Explaining "dish" further:
On a FRONT wheel the hub is centered on the axle. And both the hub and the axle are centered relative to the rim. This is a ZERO dish wheel. The angle of the spokes coming from the right flange of the hub to the rim is the same as the angle of the spokes coming from the left flange of the hub ( i.e. the spoke angles are symetrical). BTW, the greater the spoke angle, the stronger the wheel will be, so hub flanges are generally designed to stick out as far as the fork width will allow.
On a REAR wheel there has to be room on the right side of the hub for the gear cluster--the more gears, the more room that is needed. So, the right hub flange doesn't extend as far outward as the left hub flange. Thus, the spoke angle of the spokes coming from the right side of the hub toward the rim is less than the angle of the spokes coming from the left side of the hub toward the rim. This asymetrical spoke angle is called "DISH".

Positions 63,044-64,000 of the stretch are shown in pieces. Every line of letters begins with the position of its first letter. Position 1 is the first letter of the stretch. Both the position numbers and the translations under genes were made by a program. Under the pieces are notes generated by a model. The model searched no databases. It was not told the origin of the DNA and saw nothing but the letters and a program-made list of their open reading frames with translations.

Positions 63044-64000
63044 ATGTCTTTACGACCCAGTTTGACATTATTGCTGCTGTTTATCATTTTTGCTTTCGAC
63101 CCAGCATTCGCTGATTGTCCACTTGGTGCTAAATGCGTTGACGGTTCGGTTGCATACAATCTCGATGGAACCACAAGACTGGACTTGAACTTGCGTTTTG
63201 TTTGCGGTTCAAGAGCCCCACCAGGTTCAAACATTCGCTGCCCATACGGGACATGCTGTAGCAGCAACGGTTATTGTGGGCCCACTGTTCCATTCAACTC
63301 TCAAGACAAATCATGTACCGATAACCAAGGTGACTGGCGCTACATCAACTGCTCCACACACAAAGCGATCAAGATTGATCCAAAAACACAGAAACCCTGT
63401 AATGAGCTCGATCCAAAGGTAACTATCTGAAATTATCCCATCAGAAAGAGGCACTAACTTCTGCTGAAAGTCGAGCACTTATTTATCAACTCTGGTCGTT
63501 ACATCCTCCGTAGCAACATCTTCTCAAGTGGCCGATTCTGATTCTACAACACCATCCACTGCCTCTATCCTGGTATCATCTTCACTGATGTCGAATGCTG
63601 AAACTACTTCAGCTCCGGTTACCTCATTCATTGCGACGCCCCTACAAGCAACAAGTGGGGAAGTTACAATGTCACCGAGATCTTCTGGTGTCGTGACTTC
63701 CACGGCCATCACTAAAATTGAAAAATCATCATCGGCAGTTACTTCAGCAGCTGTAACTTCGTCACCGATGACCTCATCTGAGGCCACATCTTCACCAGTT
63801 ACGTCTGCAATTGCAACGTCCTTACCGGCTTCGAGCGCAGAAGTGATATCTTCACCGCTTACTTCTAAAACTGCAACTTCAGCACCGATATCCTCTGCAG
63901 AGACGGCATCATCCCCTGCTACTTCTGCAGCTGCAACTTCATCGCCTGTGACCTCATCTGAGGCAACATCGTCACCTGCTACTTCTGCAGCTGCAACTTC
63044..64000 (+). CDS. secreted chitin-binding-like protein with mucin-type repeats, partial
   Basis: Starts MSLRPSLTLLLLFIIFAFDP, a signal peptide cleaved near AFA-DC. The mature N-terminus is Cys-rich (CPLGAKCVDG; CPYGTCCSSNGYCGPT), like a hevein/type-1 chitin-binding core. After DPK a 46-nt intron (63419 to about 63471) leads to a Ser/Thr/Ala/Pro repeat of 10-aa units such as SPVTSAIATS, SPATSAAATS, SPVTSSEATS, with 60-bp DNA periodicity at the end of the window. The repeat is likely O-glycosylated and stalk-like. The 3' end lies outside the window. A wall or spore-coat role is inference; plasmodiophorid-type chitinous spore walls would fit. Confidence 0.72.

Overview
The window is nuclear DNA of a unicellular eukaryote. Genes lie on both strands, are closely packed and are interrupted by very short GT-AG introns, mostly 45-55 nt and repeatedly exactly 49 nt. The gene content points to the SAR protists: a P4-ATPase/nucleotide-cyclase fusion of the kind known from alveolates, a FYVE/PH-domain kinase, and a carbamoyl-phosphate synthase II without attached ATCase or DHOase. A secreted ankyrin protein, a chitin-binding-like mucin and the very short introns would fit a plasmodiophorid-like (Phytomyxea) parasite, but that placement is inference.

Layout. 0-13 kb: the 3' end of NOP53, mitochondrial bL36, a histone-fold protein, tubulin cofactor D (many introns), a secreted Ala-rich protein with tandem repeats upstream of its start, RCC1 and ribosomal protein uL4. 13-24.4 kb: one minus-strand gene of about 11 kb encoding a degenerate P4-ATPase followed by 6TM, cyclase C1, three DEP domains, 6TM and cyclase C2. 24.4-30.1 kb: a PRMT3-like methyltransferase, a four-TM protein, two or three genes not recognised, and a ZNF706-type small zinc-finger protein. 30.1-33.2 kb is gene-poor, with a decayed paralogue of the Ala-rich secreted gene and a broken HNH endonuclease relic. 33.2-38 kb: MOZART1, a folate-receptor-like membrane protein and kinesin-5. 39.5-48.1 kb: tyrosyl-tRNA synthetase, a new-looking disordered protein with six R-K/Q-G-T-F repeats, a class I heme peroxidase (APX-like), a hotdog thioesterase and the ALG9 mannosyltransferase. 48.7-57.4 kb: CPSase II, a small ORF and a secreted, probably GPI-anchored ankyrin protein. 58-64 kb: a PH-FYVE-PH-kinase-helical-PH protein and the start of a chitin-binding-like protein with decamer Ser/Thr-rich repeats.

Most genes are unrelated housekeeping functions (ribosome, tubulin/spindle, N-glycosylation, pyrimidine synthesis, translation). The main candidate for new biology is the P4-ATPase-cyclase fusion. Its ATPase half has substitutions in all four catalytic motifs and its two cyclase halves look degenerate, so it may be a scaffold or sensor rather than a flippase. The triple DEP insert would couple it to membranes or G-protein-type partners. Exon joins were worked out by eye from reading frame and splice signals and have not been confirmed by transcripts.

The less a spoke is angled, the tighter it has to be to hold the rim in place. So the drive-side spokes end up at a higher tension than the non-drive-side spokes.
Clear as mud?